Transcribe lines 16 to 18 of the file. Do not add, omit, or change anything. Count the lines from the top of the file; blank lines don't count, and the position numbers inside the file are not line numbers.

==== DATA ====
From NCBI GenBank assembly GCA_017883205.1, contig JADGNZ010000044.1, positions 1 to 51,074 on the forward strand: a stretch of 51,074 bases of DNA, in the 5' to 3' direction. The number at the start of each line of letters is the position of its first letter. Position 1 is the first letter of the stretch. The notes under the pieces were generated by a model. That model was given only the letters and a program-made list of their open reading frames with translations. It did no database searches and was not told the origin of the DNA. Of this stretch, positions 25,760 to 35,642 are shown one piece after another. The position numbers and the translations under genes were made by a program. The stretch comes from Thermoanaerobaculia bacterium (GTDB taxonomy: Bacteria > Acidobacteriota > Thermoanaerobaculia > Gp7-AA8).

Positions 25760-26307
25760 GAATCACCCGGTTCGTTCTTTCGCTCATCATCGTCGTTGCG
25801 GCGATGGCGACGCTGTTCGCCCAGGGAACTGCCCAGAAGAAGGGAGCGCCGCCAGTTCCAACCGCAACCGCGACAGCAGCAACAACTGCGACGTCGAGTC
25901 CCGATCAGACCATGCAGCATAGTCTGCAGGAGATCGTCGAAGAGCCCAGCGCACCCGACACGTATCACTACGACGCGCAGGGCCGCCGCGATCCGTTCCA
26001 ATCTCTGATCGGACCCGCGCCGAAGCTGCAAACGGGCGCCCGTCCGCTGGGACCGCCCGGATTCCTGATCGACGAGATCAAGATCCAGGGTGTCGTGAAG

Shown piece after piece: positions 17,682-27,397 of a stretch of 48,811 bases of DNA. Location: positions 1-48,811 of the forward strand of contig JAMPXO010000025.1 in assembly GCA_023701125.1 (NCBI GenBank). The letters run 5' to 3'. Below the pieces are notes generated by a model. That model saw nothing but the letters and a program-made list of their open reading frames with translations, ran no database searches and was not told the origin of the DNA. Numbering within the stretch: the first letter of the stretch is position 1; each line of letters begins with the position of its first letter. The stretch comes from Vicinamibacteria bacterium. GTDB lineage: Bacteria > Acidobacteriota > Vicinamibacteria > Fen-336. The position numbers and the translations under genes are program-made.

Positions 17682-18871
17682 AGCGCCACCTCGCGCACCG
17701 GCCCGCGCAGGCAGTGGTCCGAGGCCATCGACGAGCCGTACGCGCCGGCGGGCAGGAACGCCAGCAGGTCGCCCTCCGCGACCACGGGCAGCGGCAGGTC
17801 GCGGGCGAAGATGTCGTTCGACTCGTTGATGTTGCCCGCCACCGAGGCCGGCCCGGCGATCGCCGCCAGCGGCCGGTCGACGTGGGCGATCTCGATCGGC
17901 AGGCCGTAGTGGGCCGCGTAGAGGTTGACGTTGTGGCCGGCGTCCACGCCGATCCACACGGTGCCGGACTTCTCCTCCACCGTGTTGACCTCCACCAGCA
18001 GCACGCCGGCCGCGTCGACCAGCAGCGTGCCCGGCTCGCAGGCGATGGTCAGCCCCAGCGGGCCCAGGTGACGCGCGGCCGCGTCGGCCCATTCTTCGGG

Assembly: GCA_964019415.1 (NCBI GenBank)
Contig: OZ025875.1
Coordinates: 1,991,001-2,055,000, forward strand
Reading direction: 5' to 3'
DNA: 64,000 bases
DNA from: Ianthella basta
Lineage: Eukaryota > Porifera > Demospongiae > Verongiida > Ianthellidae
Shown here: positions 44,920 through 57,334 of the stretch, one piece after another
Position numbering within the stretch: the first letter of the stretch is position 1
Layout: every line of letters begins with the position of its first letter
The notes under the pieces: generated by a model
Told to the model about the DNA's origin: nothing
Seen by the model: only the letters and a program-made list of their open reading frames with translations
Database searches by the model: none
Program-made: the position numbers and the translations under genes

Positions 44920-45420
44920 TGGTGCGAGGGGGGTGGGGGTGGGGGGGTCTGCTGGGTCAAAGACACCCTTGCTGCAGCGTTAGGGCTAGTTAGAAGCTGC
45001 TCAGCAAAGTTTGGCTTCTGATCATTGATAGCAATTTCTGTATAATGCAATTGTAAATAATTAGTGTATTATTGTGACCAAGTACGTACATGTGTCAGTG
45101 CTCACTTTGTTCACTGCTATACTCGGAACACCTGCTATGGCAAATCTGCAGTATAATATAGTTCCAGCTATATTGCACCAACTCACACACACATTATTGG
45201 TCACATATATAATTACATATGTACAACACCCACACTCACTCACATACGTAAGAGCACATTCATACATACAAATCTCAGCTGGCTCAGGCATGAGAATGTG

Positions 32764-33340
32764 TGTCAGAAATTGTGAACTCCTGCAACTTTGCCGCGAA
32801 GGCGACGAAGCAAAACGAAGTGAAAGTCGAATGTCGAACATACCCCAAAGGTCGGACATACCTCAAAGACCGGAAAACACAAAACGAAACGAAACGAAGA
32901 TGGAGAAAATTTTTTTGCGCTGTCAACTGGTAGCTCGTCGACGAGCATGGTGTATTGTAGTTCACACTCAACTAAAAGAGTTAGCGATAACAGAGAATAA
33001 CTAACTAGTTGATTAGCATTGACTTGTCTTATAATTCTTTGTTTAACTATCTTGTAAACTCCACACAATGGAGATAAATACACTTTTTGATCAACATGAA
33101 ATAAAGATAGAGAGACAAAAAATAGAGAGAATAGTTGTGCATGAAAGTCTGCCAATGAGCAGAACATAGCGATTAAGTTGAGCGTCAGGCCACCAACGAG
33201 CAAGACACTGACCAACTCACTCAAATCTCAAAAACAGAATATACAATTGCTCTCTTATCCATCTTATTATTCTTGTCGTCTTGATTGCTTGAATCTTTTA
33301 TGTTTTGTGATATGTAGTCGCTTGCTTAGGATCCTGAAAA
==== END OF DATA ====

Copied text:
Coordinates: 1,991,001-2,055,000, forward strand
Reading direction: 5' to 3'
DNA: 64,000 bases